Catherine felt herself turn ashen. People would be ravenously curious when they learned that the mysterious Harry Rutledge had a long-lost sister. She was fairly certain she wouldn’t be able to bear the scrutiny and the questions.
“People would recognize me as the Hathaways’ governess,” she said in a suffocated voice. “They would ask why the sister of a wealthy hotelier would have accepted such a position.”
“They’ll make of it what they will,” Harry said.
“It won’t reflect well on you.”
Leo spoke dryly. “With your brother’s associations, Marks, he’s accustomed to unflattering rumors.”
The familiar way he had addressed her caused Harry’s eyes to narrow. “I find it interesting,” he said to Catherine, “that you came to London with Ramsay as your traveling companion. When was it decided that the two of you would depart together? And what hour did you leave last night, to reach London by noon?”
All the color that had left Catherine’s face earlier now came rushing back at a surplus. “I … he…” She glanced at Leo, who had adopted an expression of innocent interest, as if he too wanted to hear her explanation. “I left by myself yesterday morning,” she managed to say, dragging her gaze back to Harry.
Harry leaned forward, a scowl gathering on his face. “Yesterday morning? Where did you spend the night?”
She lifted her chin and tried to sound matter-of-fact. “A coaching inn.”
“Do you have any idea how dangerous those places are for a woman alone? Have you taken leave of your senses? When I think of what could have happened to you—”
“She wasn’t alone,” Leo said.
Harry stared at him incredulously.
It was one of those silences that was far more eloquent than words. One could almost see Harry’s brain working like the elaborate mechanisms he liked to construct in his spare time. One could also see the moment at which he reached an accurate and highly unwelcome conclusion.
Harry spoke to Leo in a tone that chilled Catherine to the bone. “Even you wouldn’t take advantage of a frightened and vulnerable woman who had just suffered an upheaval.”
“You’ve never given a damn about her,” Leo replied. “Why should you start now?”
Harry rose to his feet, his fists clenched.
“Oh, dear,” Poppy murmured. “Harry—”
“Did you share a room with her?” Harry demanded of Leo. “A bed?”
“That’s none of your bloody business, is it?”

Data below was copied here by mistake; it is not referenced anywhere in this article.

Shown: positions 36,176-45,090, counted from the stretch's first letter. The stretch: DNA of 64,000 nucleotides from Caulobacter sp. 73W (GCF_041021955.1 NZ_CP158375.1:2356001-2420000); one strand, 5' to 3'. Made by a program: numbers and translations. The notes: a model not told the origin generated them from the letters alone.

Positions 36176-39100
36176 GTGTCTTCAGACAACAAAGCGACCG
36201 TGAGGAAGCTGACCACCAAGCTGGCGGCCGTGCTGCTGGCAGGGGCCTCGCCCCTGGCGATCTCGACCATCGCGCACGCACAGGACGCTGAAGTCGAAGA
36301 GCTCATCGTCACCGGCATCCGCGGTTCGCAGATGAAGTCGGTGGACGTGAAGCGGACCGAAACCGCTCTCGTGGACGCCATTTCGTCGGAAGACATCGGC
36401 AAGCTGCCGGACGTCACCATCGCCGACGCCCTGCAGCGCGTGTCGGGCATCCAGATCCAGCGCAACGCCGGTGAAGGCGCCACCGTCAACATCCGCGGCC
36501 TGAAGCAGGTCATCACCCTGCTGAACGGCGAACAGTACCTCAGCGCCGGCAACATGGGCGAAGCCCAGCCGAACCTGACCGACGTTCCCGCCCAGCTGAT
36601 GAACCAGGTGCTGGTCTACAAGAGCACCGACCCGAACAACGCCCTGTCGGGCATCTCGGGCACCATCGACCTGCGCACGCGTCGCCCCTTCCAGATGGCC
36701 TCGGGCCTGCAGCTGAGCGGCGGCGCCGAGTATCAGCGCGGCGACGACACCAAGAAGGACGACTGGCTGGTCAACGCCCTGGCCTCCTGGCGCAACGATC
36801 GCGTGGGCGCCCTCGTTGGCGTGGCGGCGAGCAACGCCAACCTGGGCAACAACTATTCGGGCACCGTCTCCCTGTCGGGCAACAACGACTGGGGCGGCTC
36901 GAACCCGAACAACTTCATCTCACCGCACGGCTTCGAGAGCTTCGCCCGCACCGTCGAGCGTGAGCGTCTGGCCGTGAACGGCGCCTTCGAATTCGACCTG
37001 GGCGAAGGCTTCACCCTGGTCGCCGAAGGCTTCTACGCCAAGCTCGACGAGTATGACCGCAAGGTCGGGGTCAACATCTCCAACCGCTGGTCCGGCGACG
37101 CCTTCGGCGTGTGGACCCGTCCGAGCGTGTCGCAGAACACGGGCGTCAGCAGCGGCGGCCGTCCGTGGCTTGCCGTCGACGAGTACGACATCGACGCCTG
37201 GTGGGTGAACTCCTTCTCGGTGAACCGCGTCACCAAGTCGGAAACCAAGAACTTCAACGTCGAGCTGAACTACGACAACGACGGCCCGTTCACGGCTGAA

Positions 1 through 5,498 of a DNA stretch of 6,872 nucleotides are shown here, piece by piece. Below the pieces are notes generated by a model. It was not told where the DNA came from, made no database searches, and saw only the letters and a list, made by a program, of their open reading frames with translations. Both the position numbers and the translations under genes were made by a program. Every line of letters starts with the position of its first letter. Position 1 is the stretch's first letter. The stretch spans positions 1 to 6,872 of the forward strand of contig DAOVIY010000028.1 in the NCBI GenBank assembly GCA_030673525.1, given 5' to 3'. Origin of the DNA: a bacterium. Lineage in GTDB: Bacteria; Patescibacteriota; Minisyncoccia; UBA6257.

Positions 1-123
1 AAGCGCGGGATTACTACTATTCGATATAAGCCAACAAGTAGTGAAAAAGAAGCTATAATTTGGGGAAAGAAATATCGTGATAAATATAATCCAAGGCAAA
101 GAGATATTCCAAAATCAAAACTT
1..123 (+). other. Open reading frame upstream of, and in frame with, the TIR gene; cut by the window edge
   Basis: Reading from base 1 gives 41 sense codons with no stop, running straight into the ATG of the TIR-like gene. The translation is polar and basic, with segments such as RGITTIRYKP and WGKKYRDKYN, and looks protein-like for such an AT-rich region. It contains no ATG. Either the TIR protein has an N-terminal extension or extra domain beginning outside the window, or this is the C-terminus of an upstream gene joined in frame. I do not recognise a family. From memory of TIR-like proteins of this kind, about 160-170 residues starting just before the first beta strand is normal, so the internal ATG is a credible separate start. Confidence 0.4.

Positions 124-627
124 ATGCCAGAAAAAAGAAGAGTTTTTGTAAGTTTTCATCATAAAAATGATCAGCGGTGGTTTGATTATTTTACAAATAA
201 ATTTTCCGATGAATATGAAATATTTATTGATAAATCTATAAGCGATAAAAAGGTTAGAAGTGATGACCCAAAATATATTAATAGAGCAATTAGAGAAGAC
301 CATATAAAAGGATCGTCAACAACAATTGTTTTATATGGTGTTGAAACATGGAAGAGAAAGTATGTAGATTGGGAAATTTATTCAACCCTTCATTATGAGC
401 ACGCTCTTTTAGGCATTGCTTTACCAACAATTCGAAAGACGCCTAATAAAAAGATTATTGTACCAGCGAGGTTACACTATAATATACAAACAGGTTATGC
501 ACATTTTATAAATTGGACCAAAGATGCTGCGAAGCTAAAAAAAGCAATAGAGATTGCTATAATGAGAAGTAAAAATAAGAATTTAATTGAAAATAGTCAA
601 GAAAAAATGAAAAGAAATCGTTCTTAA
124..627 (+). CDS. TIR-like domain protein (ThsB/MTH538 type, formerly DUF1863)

“It is when it’s my sister and you were supposed to be protecting her, not molesting her!”
“Harry,” Catherine broke in, “he didn’t—”
“I’m rarely disposed to listen to a lecture on morality,” Leo said to Harry, “when it’s given by someone who knows even less about it than I do.”
“Poppy,” Harry said, his gaze fastened on Leo as if he were contemplating murder. “You and Cat need to leave the room.”
“Why must I leave when I’m the subject of discussion?” Catherine demanded. “I’m not a child.”
“Come, Catherine,” Poppy said quietly, heading to the door. “Let them bluster and brawl in their manly fashion. You and I will go somewhere to discuss your future sensibly.”
This struck Catherine as an excellent idea. She followed Poppy from the room, while Harry and Leo continued to glare at each other.
“I’m going to marry her,” Leo said.
Harry’s face went blank. “You despise each other.”
“We’ve come to an understanding.”
“Has she accepted you?”
“Not yet. She wants to discuss it with you first.”
“Thank God. Because I’ll tell her that it’s the worst idea I’ve ever heard.”
Leo arched a brow. “You doubt I could protect her?”
“I doubt you could keep from murdering each other! I doubt she could ever be happy in such volatile circumstances. I doubt … no, I won’t bother listing all my concerns, it would take too bloody long.” Harry’s eyes were ice-cold. “The answer is no, Ramsay. I’ll do what is necessary to take care of Cat. You can return to Hampshire.”
“I’m afraid it won’t be that easy to get rid of me,” Leo said. “Perhaps you didn’t notice that I haven’t asked for your permission. There is no choice. Certain things have happened that can’t be undone. Do you understand?”
He saw from Harry’s expression that only a few fragile constraints stood between him and certain death.
“You seduced her deliberately,” Harry managed to say.
“Would you be happier if I claimed it was an accident?”
“The only thing that would make me happy is to weight you with rocks and toss you into the Thames.”
“I understand. I even sympathize. I can’t imagine what it would be like to face a man who’s compromised your sister, how difficult it would be to keep from murdering him on the spot. Oh, but wait…” Leo tapped a forefinger thoughtfully on his chin. “I can imagine. Because I went through it two bloody months ago.”
Harry’s eyes narrowed. “That wasn’t the same. Your sister was still a virgin when I married her.”
Leo gave him an unrepentant glance. “When I compromise a woman, I do it properly.”